March 17, 2010
TFG has partnered with Save the Children
TFG has partnered with Save the Children/US Livelihoods Unit’s Africa Pastoral Initiative (API), to benefit pastoral children and communities throughout the “drylands” of the Horn and East of Africa. This exciting new partnership is built upon complementary strengths of the two organizations in humanitarian outreach and support, and focuses on how to support ongoing activities and future programs in the context of climate change adaptation and mitigation.
Recognizing the importance of developing innovative partnerships around the drylands, the API of Save the Children invited the Tropical Forest Group to Ethiopia in July/August 2009. One of the trip’s main goals was to conduct preliminary field measurements of carbon pools in Save the Children focus areas. The joint field work examined the impact of customary practices on GHG stocks and fluxes in three locations, and culminated in a report on carbon finance opportunities for SC. While preliminary, the field work showed that arid and semi-arid pastoral practices and institutions can help mitigate climate change. Certain customary land uses increase stocks, as well as the resident times of terrestrial carbon in soil, grass, and woody vegetation. Pastoral economies are already adapting to climate change and increased climate variability, although their measures are not necessarily framed in climate change adaptation language.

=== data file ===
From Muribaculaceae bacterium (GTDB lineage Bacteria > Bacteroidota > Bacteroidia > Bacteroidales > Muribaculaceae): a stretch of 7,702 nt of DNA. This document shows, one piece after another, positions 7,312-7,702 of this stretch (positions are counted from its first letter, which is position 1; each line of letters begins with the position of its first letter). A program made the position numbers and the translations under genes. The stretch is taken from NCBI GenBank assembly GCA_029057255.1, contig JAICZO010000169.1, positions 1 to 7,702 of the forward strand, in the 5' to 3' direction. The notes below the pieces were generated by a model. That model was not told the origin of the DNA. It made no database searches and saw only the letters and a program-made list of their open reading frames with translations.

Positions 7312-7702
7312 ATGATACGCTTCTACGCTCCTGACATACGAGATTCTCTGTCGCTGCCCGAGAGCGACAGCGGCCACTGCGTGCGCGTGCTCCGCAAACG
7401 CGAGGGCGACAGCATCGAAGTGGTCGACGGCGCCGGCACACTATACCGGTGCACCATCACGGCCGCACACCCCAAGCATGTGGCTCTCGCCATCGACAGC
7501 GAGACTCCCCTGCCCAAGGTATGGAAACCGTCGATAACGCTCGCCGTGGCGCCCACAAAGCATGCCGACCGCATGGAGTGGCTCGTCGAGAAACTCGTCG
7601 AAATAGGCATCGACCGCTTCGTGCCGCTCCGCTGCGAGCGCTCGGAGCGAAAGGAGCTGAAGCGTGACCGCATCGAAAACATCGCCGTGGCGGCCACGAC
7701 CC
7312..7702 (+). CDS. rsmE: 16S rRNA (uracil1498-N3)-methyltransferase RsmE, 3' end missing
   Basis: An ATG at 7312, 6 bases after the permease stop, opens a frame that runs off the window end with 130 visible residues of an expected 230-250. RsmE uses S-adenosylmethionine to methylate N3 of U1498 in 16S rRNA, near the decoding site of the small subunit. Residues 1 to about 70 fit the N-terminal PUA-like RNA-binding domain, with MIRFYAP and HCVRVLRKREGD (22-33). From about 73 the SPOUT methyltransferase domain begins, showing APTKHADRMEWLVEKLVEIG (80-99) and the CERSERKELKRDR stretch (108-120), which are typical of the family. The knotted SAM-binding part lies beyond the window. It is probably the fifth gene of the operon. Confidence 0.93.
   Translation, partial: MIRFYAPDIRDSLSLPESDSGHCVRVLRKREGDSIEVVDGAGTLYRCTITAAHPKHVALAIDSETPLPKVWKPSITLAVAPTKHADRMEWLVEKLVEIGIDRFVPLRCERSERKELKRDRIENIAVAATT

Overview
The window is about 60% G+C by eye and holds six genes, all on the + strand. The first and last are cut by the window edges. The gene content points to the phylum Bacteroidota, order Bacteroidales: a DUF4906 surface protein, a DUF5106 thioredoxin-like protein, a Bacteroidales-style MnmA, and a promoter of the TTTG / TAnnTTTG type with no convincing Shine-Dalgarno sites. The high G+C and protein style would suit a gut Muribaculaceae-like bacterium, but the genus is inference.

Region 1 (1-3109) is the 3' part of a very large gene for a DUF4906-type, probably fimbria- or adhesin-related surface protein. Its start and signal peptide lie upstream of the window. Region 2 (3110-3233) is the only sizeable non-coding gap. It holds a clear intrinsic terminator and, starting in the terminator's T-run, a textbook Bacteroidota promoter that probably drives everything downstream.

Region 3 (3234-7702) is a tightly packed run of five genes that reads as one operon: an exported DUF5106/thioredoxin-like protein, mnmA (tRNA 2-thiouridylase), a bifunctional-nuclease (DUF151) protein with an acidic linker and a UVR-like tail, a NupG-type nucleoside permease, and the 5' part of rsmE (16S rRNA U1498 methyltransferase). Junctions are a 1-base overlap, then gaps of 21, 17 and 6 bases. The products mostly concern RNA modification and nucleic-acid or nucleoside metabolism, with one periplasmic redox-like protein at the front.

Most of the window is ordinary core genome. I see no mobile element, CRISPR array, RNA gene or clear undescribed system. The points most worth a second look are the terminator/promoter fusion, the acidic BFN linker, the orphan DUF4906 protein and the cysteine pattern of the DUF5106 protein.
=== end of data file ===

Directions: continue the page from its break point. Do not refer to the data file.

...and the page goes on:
In February of 2010, TFG proposed extending the partnership to more holistically address carbon and climate finance in the Horn and East of Africa. The partnership would have a strong commitment to pastoral communities, and help fulfill the On the Move, Hungry for Change, and School of Life thematic pillars of Save The Children’s API. A central goal of this partnership would be to capitalize on emerging carbon finance opportunities through technical and institutional cooperation. This is part of theTropical Forest Group’s support of ongoing humanitarian carbon efforts in conflict and post conflict areas.